I’m catholic, I have a very deep faith and you go to church and you ask God to give you a child, the gift of a child and years go by and it doesn’t happen. So you ask, what did I do wrong? Why me? You go through all of that. It’s just an emotional roller coaster. I have to wake up in the morning and have to remind myself that I do have all of these other blessings and what’s going to be important for me is to not wallow in my sorrow and I can do great things and impact other lives even if they’re not my own children. It’s tough, it’s really tough because we’re getting older now and my husband, I think, really struggles with the fact that we don’t have a child. Now it’s the unknown, as you get older, there’s nobody to take care of us. When people are talking about as I get older, I’m not going to have someone to go move in with and I’m not going to have someone to go sit on the porch with, with a bundle of grandkids on my lap. That is something that I will never experience and I’ll never experience with my husband the gift of those children. So, we have to plan our lives completely differently than someone that does. It’s an everyday struggle because the guilt sometimes can really get to you.

For me, just like Shirley says, you find joy and hope in your day to day. In songs, relationships and in family and you just bless and release that sorrow and I just have to move past it. It’s my sorrow and I know I’m certainly not the only one, there are so many others, but I just have to get through that. I think my late 20s and 30s were probably my most challenging and certainly because that’s when most women – yeah. I think after you pass your mid-40s, I think in the back of your head you always had that just maybe, just maybe the miracle will come and you just might find out that you’re pregnant, just out of the blue. But, once you pass your mid-40s, the options are no longer there – physically you just can’t do it. It’s a struggle, everyone has their story, it’s mine, I own it, but I choose not to let it own me.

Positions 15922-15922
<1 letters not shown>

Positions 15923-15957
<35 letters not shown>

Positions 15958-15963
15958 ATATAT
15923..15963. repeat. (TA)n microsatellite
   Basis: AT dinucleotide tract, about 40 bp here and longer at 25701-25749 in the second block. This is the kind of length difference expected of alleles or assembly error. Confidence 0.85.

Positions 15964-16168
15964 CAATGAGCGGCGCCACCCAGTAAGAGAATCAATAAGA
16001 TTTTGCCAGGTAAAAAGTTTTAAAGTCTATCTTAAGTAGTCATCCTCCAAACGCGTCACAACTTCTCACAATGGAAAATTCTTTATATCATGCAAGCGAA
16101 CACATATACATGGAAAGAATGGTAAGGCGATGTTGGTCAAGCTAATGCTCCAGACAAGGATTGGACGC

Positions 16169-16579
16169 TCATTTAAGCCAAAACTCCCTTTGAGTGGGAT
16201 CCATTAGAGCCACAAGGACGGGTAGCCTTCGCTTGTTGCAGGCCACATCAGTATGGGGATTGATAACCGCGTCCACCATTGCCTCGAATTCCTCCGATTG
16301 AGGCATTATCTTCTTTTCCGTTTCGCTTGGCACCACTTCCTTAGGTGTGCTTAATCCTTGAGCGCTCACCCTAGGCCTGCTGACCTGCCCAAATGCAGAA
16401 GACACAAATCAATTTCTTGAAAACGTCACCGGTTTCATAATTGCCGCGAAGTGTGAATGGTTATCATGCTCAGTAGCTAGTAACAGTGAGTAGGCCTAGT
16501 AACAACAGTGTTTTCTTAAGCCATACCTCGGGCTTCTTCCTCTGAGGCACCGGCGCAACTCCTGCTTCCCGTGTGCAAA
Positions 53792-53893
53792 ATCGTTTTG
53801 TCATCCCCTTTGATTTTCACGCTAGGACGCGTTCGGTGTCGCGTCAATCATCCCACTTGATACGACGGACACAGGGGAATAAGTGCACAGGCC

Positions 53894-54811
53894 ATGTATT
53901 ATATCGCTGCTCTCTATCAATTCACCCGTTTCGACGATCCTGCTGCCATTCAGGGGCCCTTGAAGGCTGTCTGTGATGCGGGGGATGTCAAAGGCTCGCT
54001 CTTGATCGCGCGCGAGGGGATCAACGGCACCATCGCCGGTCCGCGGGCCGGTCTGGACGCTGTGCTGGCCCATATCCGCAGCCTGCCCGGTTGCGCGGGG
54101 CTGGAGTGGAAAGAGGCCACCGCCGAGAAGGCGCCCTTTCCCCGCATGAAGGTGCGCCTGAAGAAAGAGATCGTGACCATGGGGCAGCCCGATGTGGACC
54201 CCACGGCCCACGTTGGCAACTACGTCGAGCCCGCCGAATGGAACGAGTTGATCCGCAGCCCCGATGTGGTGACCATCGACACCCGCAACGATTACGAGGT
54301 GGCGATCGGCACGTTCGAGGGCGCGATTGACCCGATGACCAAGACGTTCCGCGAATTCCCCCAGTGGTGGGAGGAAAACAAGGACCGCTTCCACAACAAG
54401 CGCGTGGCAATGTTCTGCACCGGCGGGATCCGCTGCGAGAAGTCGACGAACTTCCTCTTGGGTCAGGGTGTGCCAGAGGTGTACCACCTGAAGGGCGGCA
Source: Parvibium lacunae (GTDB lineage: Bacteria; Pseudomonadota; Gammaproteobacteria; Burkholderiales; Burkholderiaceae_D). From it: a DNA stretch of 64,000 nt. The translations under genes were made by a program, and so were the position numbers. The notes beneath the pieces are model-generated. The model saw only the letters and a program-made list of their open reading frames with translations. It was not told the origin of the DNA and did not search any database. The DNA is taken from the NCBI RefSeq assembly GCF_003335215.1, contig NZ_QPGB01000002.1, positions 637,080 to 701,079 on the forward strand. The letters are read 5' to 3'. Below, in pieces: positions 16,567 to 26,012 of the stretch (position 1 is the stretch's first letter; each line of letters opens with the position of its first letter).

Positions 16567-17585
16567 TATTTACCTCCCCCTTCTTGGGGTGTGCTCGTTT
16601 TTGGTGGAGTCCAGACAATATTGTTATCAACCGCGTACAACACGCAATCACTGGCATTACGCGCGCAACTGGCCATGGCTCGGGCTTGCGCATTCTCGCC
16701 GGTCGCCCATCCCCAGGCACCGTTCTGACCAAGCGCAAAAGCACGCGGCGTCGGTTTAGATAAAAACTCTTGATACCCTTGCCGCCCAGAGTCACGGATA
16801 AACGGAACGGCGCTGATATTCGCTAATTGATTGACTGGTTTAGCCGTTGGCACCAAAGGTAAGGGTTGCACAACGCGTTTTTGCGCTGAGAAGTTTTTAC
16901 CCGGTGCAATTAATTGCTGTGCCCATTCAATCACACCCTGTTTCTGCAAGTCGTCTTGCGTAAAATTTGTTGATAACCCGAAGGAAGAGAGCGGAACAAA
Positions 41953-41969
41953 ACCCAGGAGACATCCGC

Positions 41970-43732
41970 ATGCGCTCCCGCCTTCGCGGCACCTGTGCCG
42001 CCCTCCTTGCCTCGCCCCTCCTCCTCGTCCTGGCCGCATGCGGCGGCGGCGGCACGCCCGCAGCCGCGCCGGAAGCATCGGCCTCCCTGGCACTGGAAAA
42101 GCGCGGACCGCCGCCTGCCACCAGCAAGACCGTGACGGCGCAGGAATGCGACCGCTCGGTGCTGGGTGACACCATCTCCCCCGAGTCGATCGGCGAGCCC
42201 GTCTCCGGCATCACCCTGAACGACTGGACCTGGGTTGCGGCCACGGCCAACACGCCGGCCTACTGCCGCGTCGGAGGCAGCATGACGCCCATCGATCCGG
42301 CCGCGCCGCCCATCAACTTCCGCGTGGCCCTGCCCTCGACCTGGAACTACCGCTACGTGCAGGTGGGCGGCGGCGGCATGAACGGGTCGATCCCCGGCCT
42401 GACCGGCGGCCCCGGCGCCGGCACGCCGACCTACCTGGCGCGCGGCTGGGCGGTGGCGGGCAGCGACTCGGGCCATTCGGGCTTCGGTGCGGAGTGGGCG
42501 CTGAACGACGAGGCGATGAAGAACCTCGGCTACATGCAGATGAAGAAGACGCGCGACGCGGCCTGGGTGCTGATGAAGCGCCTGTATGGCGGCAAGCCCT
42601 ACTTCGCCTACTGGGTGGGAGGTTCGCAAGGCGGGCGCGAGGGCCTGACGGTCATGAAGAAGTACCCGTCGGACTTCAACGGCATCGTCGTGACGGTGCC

Chris Williams:

I’ve never heard that simply from somebody who wanted to be a mom. Many of us know somebody, maybe a bunch of people who couldn’t have kids, but so many people do. It’s just, you don’t keep it in the forefront of your mind because it’s not your everyday norm, you know? That issue along with so many others that you don’t know if somebody in the next cubicle over or riding in the subway with you or your next door neighbor, you don’t know what’s going on in their life. That’s pretty quiet. You don’t just go blabbing that stuff around. Those are real deep issues and I’m impressed with your bravery and I’m impressed at what you said there at the end that it’s your issue and you own it. I know you don’t mean your fault, but it’s your issue and you own it in the sense that it’s your story. It’s what you’re working with and I don’t know how often you share that story, but I promise you there are a bunch of people who are going to be thankful that you shared your story today. You are so good at sharing that. I know it’s hard, but I’m sure you have comforted a lot of people who have already gone before you, but you got to be ready to share when it’s time. You know when it’s time and you know when it’s not. Thank you.

As long as you got a phenomenal family around you who I’m sure your mom and dad and perfect husband are not all perfect people and haven’t had perfect lives either, they probably have their own stuff that you get to support them in. Obviously, you got a heart for it because you know what it’s like to be supported. Sweet. Thank you.

Question 4: What are you doing today to share hope with others or growing in hope yourself?

Give us some real life examples that you’re working through that you’re doing for you or somebody else just in the line of hope.

Angelina Estrada-Burney: